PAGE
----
Now that the big day has finally arrived i.e. the beginning of the COVID vaccination distribution, another large issue faces those who care for and/or are responsible for someone with dementia: Should my loved one get the vaccination?
As we know, the decision about whether to receive the vaccination is a highly personal one. Each individual must make that choice for him/herself. However, when you may be legally responsible for someone else, and must provide approval or agreement to have that person vaccinated, the question becomes much more complicated.
Let’s look at just a few of the issues involved here:
Is where my loved one with dementia living a factor in deciding whether to get vaccinated?
For individuals living with dementia in community settings, the decision, at least in part, may be made for them i.e. the community may insist that individuals living within their “walls” receive the vaccine regardless of health status. While the potential legalities of this approach have yet to be tested, many communities do seem to be taking the approach that residents are not truly safe from the virus until all residents have been vaccinated. While it is important that communities notify a loved one/responsible party of an upcoming vaccination for their dementia resident, you may have little room to object or decline the vaccination for them.
Obviously, if a loved one with dementia is still living at home, the options about if and when to get vaccinated are more flexible. The question in this environment becomes if my loved one is incapable of making a decision about vaccination what do I believe is in his/her long-term best interest and/or do I have a good idea about what he/she would decide if capable of making that decision.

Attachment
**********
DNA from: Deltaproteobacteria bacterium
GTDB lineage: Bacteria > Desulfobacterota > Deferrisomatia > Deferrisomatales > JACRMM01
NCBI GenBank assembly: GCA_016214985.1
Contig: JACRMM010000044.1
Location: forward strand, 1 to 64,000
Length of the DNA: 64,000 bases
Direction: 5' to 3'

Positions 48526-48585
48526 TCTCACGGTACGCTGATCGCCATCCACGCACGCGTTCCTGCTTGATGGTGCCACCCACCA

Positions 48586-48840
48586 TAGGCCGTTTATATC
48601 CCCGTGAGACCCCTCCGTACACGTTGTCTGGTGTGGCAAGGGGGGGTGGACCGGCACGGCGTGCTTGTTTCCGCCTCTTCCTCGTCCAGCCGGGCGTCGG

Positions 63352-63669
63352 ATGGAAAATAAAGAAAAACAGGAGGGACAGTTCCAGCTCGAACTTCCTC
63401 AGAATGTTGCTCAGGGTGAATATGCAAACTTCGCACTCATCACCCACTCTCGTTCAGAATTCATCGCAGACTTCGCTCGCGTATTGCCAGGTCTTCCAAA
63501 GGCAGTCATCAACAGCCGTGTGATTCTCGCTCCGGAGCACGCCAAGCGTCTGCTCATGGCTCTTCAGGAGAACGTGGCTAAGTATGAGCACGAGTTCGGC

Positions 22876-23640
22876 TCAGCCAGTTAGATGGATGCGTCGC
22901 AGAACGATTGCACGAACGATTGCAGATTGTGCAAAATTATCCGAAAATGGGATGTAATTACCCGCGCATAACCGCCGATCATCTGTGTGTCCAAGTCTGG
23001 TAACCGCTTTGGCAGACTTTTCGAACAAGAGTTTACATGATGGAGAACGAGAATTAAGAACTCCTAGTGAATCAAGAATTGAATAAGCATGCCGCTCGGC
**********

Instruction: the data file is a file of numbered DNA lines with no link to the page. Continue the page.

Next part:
Does my loved one’s stage of dementia make a difference in terms of getting the vaccination?
To provide additional support in decision-making, organizations like the Alzheimer’s Association are advocating that all individuals with dementia regardless of living location or stage of the disease be vaccinated. Their position is that even later to end stage persons with dementia can benefit from the vaccine largely from the premise of reducing suffering should that individual get COVID-19 at some point. For those at the earlier stages of the disease especially, it will allow them to fully re-integrate into their environment with much less concern about COVID-19 complications. For those in communities, it will allow them the chance to more safely go back to communal activities and dining with fellow residents as well as feeling more comfortable once visits from loved ones resume. For those living elsewhere, it enables them to feel more comfortable going to various public places and visiting with family and friends once COVID-19 restrictions begin to loosen.
What if my loved one with dementia doesn’t really understand the vaccination process and becomes frightened or upset?
While having a loved one with dementia in a community setting may not allow this, being able to sit with your loved one when they get the vaccination can be very helpful in alleviating these potential issues. In a community setting, if possible, see if you can arrange that a specific staff member who regular takes care of your loved one can be with them when they get their shot.
While we just touched upon a few questions here, in the end, whether or not to get the vaccine is a highly personal choice. Only you and your loved one with dementia can decide what is best for your situation.
Scott Tolan, M.A. Gerontology | Memory Care Program Director
Scott brings to Open Arms a strong background in dementia care working both with those who have the disease and their primary caregivers/loved ones helping them address the day-to-day challenges of dementia and assisting them in maximizing their quality of life in dealing with the disease.